President Jacob Zuma accompanied by Head of WEF Elsie Kanza conducting a state of readiness walkabout at the Inkozi Albert Luthuli International Convention Centre in Durban ahead of the World Economic Forum on Africa meeting. Picture: Elmond Jiyane | GCIS
World Economic Forum (WEF) meetings have a certain timbre. They’re not conferences, after all, but annual meetings bringing together people from distinct communities, whether central bankers, social entrepreneurs or city planners.

All nudging agendas forward, task forces on skills and training get set up, healthcare pilots are launched and new efforts embarked on to unlock funding for vital infrastructure projects.

Much of this work is dry, technical and slow moving - not exactly headline-grabbing stuff, but I like to think it's significant nonetheless.

And yet I think this year’s meeting, taking place in Durban for the first time in 15 years, could be the most important meeting we have ever held in Africa.

One simple reason for my hypothesis is that the work of the forum, its partners and constituents is touching the lives of more Africans than ever before.

As an international organisation mandated to promote public-private collaboration, our modus operandi is to bring together diverse stakeholders in the hope that their combined energy, brain power and resources will solve challenges that are too large or complex for one party to fix on its own.

The list is too long to go into but watch out for new announcements this week in areas such as financial inclusion, rural internet and science and research funding - to name a few.

More important to me is the fact that there remains huge interest - in these polarised times - among diverse groups and nationalities to work together to produce a better future for Africa.

This year’s meeting, for example, will welcome people from over 100 countries - more than ever. Registrations from top South African businesses are also up 20 percent on 2015, the last time we were here.

The diversity extends into civil society: 40 leaders from charities, faith-based organisations, NGOs and other groups will join us this week. Trade unionists will outnumber central bankers in Durban, for example. These leaders come because they believe in the power of multi-stakeholder co-operation, as do the dozens of young people who will be representing cities from across the continent.

Which brings me to the nub of why I believe this year’s meeting will be more important than ever. Change is in the air: 70 percebt of the people living on our continent are under the age of 30. Most are poorly educated; tragically, most will struggle to find work.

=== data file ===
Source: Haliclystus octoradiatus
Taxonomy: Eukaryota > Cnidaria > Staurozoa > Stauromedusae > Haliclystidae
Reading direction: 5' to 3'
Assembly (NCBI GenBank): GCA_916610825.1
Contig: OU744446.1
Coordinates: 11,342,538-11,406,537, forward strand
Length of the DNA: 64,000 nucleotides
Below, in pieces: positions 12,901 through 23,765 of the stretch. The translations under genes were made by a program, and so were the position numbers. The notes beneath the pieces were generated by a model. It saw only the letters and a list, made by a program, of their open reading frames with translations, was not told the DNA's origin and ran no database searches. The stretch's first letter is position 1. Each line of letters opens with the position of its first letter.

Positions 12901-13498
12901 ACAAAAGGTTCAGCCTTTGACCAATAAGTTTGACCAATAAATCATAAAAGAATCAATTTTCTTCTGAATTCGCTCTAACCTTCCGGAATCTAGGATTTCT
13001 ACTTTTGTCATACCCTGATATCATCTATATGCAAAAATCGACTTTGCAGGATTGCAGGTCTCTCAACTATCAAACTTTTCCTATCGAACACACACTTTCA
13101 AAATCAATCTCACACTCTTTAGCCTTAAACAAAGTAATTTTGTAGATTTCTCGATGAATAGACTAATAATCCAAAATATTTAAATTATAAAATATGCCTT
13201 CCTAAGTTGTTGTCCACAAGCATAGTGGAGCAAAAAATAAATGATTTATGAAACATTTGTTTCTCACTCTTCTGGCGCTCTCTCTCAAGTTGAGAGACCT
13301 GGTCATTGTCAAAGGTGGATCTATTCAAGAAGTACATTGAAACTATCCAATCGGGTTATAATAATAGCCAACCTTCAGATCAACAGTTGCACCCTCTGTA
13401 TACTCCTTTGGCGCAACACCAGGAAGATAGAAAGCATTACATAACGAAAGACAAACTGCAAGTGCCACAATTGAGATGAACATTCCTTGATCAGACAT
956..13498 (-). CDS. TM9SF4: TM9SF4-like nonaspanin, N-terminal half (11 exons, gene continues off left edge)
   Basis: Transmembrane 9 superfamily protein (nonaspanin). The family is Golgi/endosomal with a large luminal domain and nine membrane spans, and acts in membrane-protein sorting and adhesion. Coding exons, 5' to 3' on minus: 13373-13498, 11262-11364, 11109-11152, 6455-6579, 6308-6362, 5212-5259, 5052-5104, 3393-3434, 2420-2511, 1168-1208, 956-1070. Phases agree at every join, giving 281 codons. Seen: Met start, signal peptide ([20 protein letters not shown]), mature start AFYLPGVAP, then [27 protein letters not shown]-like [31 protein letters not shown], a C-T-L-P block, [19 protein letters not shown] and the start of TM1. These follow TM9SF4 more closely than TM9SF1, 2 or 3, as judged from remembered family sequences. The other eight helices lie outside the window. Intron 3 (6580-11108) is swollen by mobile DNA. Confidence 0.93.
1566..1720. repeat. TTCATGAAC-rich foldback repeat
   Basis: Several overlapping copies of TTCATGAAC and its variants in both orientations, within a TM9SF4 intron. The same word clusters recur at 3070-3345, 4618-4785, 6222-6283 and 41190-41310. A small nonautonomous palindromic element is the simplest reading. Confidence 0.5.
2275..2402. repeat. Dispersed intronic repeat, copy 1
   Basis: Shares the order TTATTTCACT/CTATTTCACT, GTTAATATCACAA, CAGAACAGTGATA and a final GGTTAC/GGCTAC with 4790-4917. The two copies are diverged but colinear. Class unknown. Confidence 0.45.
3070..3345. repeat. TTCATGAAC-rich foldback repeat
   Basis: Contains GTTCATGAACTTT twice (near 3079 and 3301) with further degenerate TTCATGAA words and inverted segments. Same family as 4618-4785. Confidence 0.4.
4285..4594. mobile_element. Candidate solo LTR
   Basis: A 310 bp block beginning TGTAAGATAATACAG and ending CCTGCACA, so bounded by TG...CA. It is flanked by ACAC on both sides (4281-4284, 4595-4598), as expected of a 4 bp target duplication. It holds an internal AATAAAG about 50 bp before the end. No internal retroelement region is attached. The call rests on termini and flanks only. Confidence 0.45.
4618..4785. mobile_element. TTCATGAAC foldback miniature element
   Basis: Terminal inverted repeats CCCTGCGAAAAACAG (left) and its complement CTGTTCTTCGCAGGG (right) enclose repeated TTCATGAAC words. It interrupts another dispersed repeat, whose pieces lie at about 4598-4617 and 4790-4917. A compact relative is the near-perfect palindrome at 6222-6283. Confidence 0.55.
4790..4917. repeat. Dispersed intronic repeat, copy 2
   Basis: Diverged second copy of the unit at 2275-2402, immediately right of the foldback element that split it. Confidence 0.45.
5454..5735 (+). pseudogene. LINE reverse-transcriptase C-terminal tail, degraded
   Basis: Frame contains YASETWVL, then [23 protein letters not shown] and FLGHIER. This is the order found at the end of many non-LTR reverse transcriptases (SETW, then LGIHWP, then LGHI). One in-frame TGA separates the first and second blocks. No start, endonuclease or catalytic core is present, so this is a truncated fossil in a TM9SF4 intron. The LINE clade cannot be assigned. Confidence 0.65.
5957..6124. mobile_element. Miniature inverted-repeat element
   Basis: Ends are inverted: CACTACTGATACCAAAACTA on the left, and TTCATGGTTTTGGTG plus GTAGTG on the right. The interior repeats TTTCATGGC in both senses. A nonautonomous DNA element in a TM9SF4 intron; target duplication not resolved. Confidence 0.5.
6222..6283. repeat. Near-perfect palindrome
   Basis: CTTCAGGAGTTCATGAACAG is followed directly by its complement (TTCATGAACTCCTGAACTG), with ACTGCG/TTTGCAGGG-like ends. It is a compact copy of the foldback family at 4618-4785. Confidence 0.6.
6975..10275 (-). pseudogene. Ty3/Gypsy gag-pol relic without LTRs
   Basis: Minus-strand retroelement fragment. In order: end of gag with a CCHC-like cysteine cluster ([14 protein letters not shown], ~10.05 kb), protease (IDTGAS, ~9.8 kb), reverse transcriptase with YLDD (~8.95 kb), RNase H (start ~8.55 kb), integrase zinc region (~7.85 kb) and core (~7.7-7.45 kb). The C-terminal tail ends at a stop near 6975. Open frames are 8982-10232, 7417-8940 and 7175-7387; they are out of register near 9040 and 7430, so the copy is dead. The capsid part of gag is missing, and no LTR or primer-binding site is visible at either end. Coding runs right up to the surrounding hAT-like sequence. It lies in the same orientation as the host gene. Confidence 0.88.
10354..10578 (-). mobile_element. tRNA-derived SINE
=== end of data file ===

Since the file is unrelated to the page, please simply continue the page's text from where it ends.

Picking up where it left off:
To say this cannot go on is an egregious understatement, given the tide of political change sweeping through swathes of the northern and southern hemispheres today.

Market capitalism, which has done so much to lift people out of poverty and raise living standards, has allowed inequality to flourish to the point where without major reform it may no longer be fit for purpose.

But while there is a consensus emerging on the need for a new direction towards more inclusive societies - from all quarters - there is little on how to get there.

I welcome the fact that the term "inclusive growth" is increasingly entering common usage: it is in the theme of our meeting, and the heart of a lot of the intellectuals we are doing at our organisation these days.

Not only this, but we are making pro- gress on how to achieve it.

Inclusive growth means a wholesale rethink of the way we celebrate national accomplishment. Gross domestic product was never meant to be an all-encompassing way of measuring an economy’s health: our obsession with it these days means we think about little else.

It’s much better to assess progress in terms of how an economy is able to raise the standards of living of the people who drive its success.

The good news is this can be done in a variety of ways. Redistribution of income, taxes and assets has a role but it must not be overstated, and to see it as a panacea is plainly misguided.

The strongest economies in the world are those that see growth at their top line of gross domestic product and also their bottom line - the median income of its workers. They do this by putting in place robust education policies, building infrastructure, strengthening institutions, and encouraging home ownership and long-term investment.

This is the message we will be bringing to leaders in Durban this week. This is why I believe this year is so critical. Rescuing our economic and political systems so that they serve all people, not just a few, requires urgent action.

As we look to the dawn of the Fourth Industrial Revolution, Africa has a huge opportunity to harness the transformation to inspire entrepreneurial spirit and stable, strong societies. It is an opportunity we cannot afford to miss.

Elsie Kanza is the World Economic Forum’s member of the executive committee and its head for Africa.